# Is the image of a proper smooth embedding always a closed set?

Suppose $$M$$ is a $$n$$-dim. smooth manifold and $$f : M \to \mathbb{R}^n$$ is a smooth embedding of $$M$$ into some Euclidean space. I have two related questions.

1. I have read on this site that a smooth embedding is proper iff its image is closed, i.e. $$f(M)$$ is closed in $$\mathbb{R}^n$$. Is this a true statement (using my definitions below)?

2. Now, a homeomorphism is both an open and a closed map, i.e. it maps open sets to open sets and closed sets to closed sets. When we think of $$M$$ as a topological space $$M$$ is both open and closed (provided that $$M$$ is connected only $$\emptyset$$ and $$M$$ are clopen). Since a smooth embedding is in particular a homeomorphism it seems to follow that therefore $$f(M)$$ is both open and closed in $$\mathbb{R}^n$$ (which is not possible unless $$f(M)$$ is equal to the empty set or $$\mathbb{R}^n$$). Obviously there must be an error in my deduction. If we additionally assume that $$f$$ is proper, how does this change the fact that $$f(M)$$ must be open and closed under the homeomorphism $$f$$?

My definitions (following Lee, Introduction to Smooth Manifolds):

• $$g : X \to Y$$ is a proper map between topological spaces, if for any compact $$K \subseteq Y$$ the pre-image $$g^{-1}(K)$$ is again compact in $$X$$.
• $$f: M \to N$$ is a smooth embedding, if $$f$$ is an injective immersion (immersion meaning that the differential $${\rm df}_p$$ is injective everywhere) and a homeomorphism onto its image $$f(M)$$ in the subspace topology of $$N$$.
• $f$ is only assumed to be a homeomorphism onto its image, so it takes open sets to open sets in the subspace topology on $f[M]$, not in the ambient topology of $\mathbb R^n$. Commented Jun 15, 2021 at 16:18
• Here is an MSE answer in a more general context which is relevant to (1): math.stackexchange.com/a/1605659 Commented Jun 15, 2021 at 16:18
• @paulblartmathcop: This is a good point! So this means that $f(M)$ can be closed in the ambient topology of $\mathbb{R}^n$ while being open in the subspace topology induced on $f(M)$? Commented Jun 15, 2021 at 16:28
• Yup that's exactly right. Imagine the inclusion $S^1 \subseteq \mathbb R^2$. It is closed in $\mathbb R^2$, so closed subsets of $S^1$ are closed in $\mathbb R^2$, but its interior in $\mathbb R^2$ is empty. Commented Jun 15, 2021 at 16:44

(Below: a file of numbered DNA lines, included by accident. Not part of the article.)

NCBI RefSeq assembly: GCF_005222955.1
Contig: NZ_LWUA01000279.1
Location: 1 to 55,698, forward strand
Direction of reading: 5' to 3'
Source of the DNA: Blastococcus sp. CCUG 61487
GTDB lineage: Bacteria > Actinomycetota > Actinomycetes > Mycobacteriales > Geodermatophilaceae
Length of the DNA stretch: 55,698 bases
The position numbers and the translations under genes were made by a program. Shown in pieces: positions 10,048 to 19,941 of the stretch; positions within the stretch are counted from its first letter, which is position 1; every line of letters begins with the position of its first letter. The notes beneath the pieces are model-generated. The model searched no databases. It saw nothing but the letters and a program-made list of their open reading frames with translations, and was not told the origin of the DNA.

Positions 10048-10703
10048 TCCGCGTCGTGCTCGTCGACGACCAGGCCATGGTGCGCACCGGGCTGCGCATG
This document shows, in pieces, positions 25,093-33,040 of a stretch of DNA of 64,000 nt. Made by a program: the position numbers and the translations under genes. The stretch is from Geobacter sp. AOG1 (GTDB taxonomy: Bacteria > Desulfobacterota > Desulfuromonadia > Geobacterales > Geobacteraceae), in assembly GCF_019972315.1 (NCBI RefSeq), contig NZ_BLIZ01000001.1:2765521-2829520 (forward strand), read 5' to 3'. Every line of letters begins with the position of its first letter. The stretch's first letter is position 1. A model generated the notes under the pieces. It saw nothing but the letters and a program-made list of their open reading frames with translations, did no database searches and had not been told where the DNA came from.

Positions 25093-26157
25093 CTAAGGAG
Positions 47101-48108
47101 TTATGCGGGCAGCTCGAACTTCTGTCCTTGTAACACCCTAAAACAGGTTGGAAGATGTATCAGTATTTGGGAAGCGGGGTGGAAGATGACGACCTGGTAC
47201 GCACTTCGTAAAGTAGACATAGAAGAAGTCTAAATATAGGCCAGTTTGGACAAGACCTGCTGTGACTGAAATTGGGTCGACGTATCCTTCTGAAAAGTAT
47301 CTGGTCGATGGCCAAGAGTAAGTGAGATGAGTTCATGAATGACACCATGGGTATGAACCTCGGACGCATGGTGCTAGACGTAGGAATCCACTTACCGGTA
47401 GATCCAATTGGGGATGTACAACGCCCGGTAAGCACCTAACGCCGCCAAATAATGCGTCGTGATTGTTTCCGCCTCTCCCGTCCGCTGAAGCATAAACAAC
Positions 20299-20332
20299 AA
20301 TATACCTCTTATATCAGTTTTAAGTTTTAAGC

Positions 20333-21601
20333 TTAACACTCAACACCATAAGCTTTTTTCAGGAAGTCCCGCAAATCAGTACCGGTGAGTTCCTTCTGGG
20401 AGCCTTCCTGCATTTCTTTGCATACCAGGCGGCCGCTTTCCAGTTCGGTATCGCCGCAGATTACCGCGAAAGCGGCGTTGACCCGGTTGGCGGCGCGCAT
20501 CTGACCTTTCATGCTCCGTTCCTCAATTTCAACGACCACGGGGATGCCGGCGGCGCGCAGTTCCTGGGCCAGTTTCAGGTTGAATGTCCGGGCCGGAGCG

The second question was answered by paul blart math cop in the comments, so I will tackle the first question. It's true, and here's the proof: First, suppose that we have $$f : M \to N$$ a proper smooth embedding. Let $$x$$ be a point in the closure of the image of $$f$$, and $$B$$ a closed ball around $$x$$. Then, $$f^{-1}(B)$$ is compact, hence $$B \cap f(M)$$ is compact because $$f$$ is an embedding, and therefore $$B \cap f(M)$$ is closed and must contain $$x$$. We conclude that $$f(M)$$ is closed.
Now, let suppose that $$f : M \to N$$ is a smooth embedding whose image is closed. Let $$K \subseteq N$$ be a compact subset, then $$K \cap f(M)$$ is a compact subset, and because $$f$$ is an embedding, $$f^{-1}(K) = f^{-1}(K \cap f(M))$$ is compact.
• Thank you for your answer. I have some problems understanding your proof though. First, in the first direction you are talking about a closed ball in $N$. Since $N$ is not generally a metric space i'm not sure what you mean by this. Why is its pre-image compact? Commented Jun 16, 2021 at 14:52
• Any point has an open neighborhood homeomorphic to $\mathbb{R}^n$, so any point has a closed neighborhood homeomorphic to a closed ball in $\mathbb{R}^n$. So that's what I meant by a closed ball. Its preimage is compact by the definition of a proper map. Commented Jun 16, 2021 at 17:26